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Hehaver-Ohel Jacob | Part V

  |   Institutional

Conclusion

The Ohel Jacob and the B'nei Anusim

“You could say that in Lisbon, this B’nei Anusim cluster is a set of people who, in addition of being few are also quite heterogeneous. On the one hand, there are those who are actually descendants of second or third generation, therefore, children or grandchildren of individuals who have preserved traces of Jewish identity mixed with other similar traits of habits of non-Jews who came to the city. There are others who are from families already born in Lisbon for many generations but who found their Jewish roots, either by chance or intentional search, and even though may be very much retracted in generational terms, feel strongly and appropriate in terms of identity. Aside from these B’nei Anusim, there is still a group of individuals who seek conversion by an intense affinity, for many of them even inexplicable, but that is still genuine and spontaneous. Finally, there are those who consider themselves Jews but who are frustrated because they are not considered by the Jewish orthodoxy because they are not children of Jewish mother or they haven’t been converted in accordance to the dictates of the Jewish Orthodoxy.

Among these are the children of a Jewish father and a non-Jewish mother, or the ones who joined a different Jewish movements such as Reform, Conservative or Masorti, Liberals, or secular.

(…) These individuals are faced with three possible alternatives. They may just give up because they do not feel the need to deepen their self-perception as Jews and only assume it very sporadically; or they may be part of the CIL, following the process of re-initiation and conversion within the molds that are proposed there, which usually involves a catechism and rites of passage quite rigorous at several levels, a complex and time-consuming process, having no guarantees of attending the Shaareh Tikvah Synagogue (Sephardic Orthodox rite, tradition from León and Castile, with some Ashkenazi songs mixed) (…); or the third alternative is searching for the only alternative synagogue that operates in the city, the Ohel Jacob Synagogue, where the rite has always been mainly Ashkenazi (…).” [Marina Pignatelli]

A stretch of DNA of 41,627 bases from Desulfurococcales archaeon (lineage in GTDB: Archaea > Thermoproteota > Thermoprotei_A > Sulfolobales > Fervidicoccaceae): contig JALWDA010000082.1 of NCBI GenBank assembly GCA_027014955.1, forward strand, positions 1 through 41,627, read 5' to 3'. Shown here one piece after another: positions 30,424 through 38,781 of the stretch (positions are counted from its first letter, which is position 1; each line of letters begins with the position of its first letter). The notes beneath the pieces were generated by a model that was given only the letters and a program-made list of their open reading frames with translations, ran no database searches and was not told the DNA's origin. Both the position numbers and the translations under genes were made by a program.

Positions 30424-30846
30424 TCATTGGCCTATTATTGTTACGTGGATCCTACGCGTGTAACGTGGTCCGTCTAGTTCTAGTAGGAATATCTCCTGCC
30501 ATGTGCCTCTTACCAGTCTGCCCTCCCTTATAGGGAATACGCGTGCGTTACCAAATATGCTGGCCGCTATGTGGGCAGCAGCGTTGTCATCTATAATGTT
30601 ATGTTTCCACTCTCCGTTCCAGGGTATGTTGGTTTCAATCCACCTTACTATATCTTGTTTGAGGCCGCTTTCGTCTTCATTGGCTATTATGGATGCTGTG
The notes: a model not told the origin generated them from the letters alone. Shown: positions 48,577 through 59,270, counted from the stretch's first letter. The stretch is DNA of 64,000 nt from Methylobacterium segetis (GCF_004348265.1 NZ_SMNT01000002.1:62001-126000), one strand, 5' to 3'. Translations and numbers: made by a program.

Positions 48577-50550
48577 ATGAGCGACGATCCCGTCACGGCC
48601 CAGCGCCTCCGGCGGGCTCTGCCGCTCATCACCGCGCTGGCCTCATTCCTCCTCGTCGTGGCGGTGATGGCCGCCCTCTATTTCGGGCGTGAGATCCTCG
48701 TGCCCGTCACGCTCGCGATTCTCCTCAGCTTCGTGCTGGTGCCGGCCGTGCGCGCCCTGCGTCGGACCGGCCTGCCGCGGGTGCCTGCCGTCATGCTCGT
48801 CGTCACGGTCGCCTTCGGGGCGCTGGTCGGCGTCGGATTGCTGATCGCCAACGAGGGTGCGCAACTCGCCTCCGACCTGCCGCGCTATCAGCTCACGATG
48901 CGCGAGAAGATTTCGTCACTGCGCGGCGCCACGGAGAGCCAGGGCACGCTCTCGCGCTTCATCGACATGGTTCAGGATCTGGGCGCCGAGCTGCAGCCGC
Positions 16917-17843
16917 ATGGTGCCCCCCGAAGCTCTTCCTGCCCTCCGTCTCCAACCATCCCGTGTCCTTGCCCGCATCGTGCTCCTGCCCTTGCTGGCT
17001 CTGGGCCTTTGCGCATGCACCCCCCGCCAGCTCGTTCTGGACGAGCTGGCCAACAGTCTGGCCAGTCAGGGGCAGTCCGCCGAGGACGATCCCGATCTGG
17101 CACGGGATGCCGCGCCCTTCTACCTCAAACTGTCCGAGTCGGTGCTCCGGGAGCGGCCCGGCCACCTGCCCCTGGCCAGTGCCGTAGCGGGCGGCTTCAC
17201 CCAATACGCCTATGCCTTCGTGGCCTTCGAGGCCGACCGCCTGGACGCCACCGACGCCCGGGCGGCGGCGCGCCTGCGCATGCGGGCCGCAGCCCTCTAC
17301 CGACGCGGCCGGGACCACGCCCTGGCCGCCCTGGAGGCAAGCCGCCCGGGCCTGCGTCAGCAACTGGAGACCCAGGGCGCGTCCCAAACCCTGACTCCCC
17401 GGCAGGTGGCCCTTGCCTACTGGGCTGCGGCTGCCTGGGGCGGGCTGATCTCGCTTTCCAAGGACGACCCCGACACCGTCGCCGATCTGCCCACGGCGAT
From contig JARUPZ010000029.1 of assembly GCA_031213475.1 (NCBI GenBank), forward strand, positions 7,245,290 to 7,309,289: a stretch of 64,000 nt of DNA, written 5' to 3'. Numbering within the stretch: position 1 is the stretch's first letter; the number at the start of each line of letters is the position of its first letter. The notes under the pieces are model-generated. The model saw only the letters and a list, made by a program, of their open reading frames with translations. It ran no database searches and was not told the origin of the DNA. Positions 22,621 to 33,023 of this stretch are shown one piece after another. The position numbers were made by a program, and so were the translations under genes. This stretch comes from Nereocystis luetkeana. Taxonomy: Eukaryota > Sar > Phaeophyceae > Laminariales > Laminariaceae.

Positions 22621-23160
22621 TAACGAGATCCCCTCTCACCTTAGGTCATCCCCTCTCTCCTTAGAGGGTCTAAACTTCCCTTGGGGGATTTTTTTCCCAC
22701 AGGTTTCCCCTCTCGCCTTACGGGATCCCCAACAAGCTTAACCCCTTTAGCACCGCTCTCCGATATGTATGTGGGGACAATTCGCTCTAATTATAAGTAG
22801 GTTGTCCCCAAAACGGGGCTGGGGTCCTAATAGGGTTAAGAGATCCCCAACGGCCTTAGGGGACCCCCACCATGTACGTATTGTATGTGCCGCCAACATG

Aron Katzan had always had difficulty in understanding that these sons of cripto-Jews “having Jewish ancestry and desire to return to the faith of their ancestors, they are no longer welcomed” by Sephardic orthodoxy.

“You could say that in Lisbon, this B’nei Anusim cluster is a set of people who, in addition of being few are also quite heterogeneous. On the one hand, there are those who are actually descendants of second or third generation, therefore, children or grandchildren of individuals who have preserved traces of Jewish identity mixed with other similar traits of habits of non-Jews who came to the city. There are others who are from families already born in Lisbon for many generations but who found their Jewish roots, either by chance or intentional search, and even though may be very much retracted in generational terms, feel strongly and appropriate in terms of identity. Aside from these B’nei Anusim, there is still a group of individuals who seek conversion by an intense affinity, for many of them even inexplicable, but that is still genuine and spontaneous. Finally, there are those who consider themselves Jews but who are frustrated because they are not considered by the Jewish orthodoxy because they are not children of Jewish mother or they haven’t been converted in accordance to the dictates of the Jewish Orthodoxy.